Chris and Davina McGowan's restaurant in Moira, County Down, is fast earning a reputation as a local gem. Suzie McCracken reports
Chris McGowan is home. After 20 years in London, working with Bruno Loubet, Gary Rhodes, Pierre Koffmann and Richard Corrigan, the chef has returned to Northern Ireland with his wife, Davina, to launch what is now officially, according to The Good Food Guide, the UK's best local restaurant.
Not that they weren't getting affirmation from their regulars. Wine & Brine is located in Moira, a village of around 4,000 people in County Down. It has a reputation for produce - the restaurant shares the high street with two Great Taste supreme champions, Peter Hannan's meat and McCartney's butchers - but until recently the culinary contingent was made up solely of cafés. The restaurant opened in December 2014 and already the locals feel bereft when it shuts down for a holiday.
That feeling has a lot to do with the exemplary hospitality that Davina and her front-of-house staff expertly dish out for over 140 covers on a Saturday night and often 80 for lunch. But there's also an amazing sense of a growing food scene in the country. Northern Ireland's 2016 Year of Food and Drink has fanned the embers of a foodie movement that is apparent in the new Michelin stars that have been awarded to Belfast establishments Eipic and Ox. Chris calls the accolades "long overdue".
But how has he made it work in Moira? I'm gently scolded for suggesting there might not be the same foodie credentials here as in town. "People are a lot more informed," says Chris. "I sold out of wild rabbit last night - that wouldn't have happened here five years ago, but now people are willing to try things."
They're even willing to try things that are pickled, fermented, preserved and, of course, brined. "We chose the name because of my background with Richard Corrigan and his nose-to-tail philosophy and use of old cooking methods. Here we have a very clean, simple approach, but the technical aspect of the food is in the process beforehand, " says Chris.
In line with this doctrine, the menu features cuts of meat like ox cheek and tongue, and local produce is used in unexpected ways. Mike's Fancy Cheese in Newtownards provides wheys left over from the creation of its Young Buck blue cheese, and Chris uses it as a brine for Mourne Mountain lamb. "These are natural ways of adding flavour," he says.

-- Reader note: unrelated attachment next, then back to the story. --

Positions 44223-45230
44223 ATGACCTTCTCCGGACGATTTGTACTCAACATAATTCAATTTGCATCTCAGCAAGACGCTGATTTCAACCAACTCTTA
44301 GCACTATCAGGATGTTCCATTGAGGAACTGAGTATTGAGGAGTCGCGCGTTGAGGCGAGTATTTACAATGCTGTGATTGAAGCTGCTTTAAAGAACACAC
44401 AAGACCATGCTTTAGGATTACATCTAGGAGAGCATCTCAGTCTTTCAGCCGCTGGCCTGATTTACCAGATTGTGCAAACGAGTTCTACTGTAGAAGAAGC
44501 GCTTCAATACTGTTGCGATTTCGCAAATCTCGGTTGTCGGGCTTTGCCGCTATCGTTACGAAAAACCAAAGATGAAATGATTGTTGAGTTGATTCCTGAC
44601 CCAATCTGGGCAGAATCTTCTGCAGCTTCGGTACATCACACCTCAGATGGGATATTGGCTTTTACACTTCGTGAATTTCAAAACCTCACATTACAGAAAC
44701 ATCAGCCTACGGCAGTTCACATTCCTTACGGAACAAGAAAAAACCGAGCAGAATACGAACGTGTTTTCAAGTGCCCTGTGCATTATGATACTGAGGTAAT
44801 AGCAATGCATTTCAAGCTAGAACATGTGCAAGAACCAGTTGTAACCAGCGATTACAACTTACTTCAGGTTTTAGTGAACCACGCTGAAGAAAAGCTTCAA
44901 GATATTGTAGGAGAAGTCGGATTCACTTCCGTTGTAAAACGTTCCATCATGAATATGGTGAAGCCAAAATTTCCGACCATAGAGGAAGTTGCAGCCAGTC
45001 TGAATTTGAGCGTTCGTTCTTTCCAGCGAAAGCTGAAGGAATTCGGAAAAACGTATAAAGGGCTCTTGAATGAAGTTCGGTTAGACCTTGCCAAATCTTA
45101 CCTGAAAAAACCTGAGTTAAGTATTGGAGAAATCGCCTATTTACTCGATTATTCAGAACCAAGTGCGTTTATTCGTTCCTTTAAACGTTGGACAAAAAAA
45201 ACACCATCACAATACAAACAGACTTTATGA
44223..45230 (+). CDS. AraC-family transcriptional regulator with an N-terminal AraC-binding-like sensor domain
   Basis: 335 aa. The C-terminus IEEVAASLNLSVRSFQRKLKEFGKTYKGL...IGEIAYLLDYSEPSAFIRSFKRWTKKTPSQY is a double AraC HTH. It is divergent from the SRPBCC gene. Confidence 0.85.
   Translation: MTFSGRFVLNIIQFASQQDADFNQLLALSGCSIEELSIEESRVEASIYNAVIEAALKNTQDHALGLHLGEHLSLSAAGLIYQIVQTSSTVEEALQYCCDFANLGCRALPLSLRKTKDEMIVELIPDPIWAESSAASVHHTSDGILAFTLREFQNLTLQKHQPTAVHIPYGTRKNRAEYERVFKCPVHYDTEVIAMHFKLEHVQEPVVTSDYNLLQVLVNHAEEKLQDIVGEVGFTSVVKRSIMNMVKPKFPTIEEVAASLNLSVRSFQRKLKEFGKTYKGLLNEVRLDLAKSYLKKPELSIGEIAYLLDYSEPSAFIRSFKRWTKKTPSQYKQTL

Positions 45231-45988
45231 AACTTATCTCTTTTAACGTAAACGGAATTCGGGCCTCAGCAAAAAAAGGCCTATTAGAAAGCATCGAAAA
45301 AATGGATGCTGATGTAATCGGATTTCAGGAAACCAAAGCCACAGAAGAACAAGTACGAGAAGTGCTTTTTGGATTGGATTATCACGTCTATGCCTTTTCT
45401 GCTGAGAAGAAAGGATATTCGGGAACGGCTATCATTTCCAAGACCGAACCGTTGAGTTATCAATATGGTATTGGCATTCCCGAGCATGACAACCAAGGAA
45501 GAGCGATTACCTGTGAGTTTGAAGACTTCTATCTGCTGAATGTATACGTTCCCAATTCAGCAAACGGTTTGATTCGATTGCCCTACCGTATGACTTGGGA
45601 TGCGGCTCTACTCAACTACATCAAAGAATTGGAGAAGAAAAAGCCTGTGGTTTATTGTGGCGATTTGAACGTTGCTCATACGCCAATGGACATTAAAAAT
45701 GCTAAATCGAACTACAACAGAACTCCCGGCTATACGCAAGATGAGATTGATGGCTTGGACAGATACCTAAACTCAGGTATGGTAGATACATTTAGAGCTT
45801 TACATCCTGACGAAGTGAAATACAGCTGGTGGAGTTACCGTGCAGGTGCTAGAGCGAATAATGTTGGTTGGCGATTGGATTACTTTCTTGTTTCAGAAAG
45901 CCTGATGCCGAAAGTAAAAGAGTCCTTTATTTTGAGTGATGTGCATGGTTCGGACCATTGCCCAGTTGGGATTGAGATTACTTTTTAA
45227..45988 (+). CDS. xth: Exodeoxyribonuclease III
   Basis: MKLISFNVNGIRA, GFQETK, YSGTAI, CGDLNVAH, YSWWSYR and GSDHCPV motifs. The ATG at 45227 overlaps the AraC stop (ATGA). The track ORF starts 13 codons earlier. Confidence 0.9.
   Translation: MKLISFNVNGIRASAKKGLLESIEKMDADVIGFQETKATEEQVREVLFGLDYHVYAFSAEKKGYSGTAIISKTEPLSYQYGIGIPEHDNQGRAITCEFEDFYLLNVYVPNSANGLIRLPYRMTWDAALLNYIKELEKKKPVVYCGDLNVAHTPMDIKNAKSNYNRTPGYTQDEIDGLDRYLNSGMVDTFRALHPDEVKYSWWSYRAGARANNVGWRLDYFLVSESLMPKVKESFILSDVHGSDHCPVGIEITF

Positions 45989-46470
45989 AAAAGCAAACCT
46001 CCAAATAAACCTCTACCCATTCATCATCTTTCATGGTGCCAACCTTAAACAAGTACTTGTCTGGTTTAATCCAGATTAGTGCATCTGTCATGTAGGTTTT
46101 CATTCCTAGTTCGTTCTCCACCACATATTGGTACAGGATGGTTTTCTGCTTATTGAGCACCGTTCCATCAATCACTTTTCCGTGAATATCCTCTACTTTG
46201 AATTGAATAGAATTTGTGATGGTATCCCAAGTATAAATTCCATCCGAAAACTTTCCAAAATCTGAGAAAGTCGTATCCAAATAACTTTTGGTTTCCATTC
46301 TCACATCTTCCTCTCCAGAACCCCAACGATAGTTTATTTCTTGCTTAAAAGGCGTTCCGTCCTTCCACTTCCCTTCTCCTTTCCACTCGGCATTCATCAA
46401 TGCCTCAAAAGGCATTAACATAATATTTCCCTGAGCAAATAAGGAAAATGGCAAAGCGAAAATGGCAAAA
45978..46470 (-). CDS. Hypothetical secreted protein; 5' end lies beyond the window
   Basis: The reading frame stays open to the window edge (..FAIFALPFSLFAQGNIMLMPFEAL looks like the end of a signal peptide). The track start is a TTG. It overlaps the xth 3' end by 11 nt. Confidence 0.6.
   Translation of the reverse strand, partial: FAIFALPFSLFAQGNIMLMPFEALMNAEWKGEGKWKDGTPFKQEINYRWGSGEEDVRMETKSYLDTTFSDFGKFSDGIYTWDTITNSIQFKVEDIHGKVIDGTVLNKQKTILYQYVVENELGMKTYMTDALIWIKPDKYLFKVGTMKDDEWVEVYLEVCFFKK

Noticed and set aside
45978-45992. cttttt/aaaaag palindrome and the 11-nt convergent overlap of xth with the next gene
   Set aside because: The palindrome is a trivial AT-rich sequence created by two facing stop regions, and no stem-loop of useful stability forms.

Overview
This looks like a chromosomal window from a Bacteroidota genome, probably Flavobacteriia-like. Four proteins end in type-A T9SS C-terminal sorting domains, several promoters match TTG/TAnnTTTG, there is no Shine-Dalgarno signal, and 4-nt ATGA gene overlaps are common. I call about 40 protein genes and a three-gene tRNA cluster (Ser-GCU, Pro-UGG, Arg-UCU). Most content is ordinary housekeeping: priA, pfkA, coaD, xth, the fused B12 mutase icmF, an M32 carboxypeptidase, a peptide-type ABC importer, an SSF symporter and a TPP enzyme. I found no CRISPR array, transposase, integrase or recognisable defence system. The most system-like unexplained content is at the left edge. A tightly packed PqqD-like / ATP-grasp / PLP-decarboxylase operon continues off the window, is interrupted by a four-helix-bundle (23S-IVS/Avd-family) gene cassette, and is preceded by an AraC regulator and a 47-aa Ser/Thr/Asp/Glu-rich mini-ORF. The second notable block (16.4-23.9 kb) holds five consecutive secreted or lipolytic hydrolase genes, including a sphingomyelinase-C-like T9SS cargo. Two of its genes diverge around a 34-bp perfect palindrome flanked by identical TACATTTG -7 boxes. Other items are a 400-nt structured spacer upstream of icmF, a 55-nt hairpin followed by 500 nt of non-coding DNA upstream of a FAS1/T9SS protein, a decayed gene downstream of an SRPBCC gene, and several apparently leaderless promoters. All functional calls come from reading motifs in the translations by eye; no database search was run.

Chris is wary of the 'brine' aspect being seen as schtick, however. "It's not quirky; it's what we've been doing for hundreds of years… we source products really carefully and we are sympathetic to them with these methods."
He name-checks Kettyle Irish foods in Lisnaskee, County Fermanagh, for its beef, and Ewing's in Belfast for its wild-caught fish as trusted suppliers. The standard of the produce is undoubtedly a reason why diners are so receptive to Chris's experimentation, but it also helps that Wine & Brine is relaxed. The couple designed the interior, creating a clean, contemporary space, adorned with portraits of Irish literary figures by local artist Jonathan Aiken. There's also plenty of space for expansion - they have plans to add a bar upstairs and a kitchen garden on one of the roofs.
Red mullet escabeche
The wine list is put together by the couple with help from suppliers, and includes varieties not often seen on local lists. "We push wines like New Zealand Pinot Noirs for barbecued meats and the GrÁ¼ner Veltliner for the scallop ceviche," says Davina.
Another pillar of the restaurant's ethos is its generosity. "At lunch we try and keep it £3/£8/£3, because we're surrounded by coffee shops," says Chris. Davina says that Chris "can't help himself". "He will do you pea and ham soup, but he'll have to put a toastie on the side. You can walk out of here having had a bowl of soup, a cup of coffee and a free madeleine for under £6," she says. The average evening spend on the Á la carte creeps up to £50-£55.
Crispy hen's egg, wild garlic, salt cod
I suggest that in addition to its keenly priced menu that a sense of being brought into the family as you enter Wine & Brine might be the couple's savviest marketing move.
"Yes, I think that's why a lot of these customers come back all the time," says Davina. "We walk down the street and people say, 'It's great to have you here'. We can't believe our luck."
"It's down to us making the customers feel that it's their place," adds Chris. "I genuinely believe it's theirs."
Wild duck, beetroot leaves
From the menu
- Cod cheeks, oyster mayo £4.50
- Crubeens £4
- Portavogie prawn, shrimp, crab cocktail with scallop tempura £8
- Pressed country terrine, beetroot chutney, crispy bits £5
- Organic chicken, girolles, pickled endive £16
- Pan-roasted stone bass, squid stuffed chorizo, parsley sauce £15
- Rump of Mourne lamb, slow-cooked shoulder, charred lettuce, curd £16
Sides (all at £3.50)
- Mixed leaves
- Tomato and red onion salad
- Hand-cut chips
- Purple sprouting broccoli
Wine & Brine
115 Main Street, Moira, Craigavon BT67 0LQ
Goats' curd, heritage beetroot
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